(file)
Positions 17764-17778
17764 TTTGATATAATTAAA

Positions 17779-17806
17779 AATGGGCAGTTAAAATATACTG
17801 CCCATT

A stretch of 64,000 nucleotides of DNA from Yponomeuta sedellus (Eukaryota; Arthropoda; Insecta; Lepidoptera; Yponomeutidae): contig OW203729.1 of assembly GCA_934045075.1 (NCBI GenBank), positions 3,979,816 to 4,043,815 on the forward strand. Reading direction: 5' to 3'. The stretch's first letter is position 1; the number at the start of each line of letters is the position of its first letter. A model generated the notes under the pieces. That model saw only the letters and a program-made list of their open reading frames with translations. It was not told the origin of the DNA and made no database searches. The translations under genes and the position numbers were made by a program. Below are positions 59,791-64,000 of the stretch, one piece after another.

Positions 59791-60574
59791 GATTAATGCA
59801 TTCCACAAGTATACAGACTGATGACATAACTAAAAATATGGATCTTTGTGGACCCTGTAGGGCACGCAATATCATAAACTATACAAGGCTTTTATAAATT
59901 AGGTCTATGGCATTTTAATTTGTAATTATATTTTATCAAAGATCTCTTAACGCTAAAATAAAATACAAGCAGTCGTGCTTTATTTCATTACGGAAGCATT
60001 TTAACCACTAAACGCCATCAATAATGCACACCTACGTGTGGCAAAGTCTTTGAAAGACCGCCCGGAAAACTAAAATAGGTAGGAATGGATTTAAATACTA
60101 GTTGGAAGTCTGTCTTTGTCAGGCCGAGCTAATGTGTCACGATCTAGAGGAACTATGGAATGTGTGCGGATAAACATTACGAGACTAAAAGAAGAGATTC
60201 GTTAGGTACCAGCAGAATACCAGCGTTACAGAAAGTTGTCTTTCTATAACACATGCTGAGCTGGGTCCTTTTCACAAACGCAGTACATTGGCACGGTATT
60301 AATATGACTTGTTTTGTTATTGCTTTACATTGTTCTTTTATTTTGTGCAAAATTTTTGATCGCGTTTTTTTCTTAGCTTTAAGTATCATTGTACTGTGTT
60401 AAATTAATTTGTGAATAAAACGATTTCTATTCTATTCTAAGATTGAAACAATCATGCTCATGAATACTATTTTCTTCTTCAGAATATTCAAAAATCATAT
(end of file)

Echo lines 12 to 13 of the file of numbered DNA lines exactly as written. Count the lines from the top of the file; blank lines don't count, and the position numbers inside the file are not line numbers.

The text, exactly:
60101 GTTGGAAGTCTGTCTTTGTCAGGCCGAGCTAATGTGTCACGATCTAGAGGAACTATGGAATGTGTGCGGATAAACATTACGAGACTAAAAGAAGAGATTC
60201 GTTAGGTACCAGCAGAATACCAGCGTTACAGAAAGTTGTCTTTCTATAACACATGCTGAGCTGGGTCCTTTTCACAAACGCAGTACATTGGCACGGTATT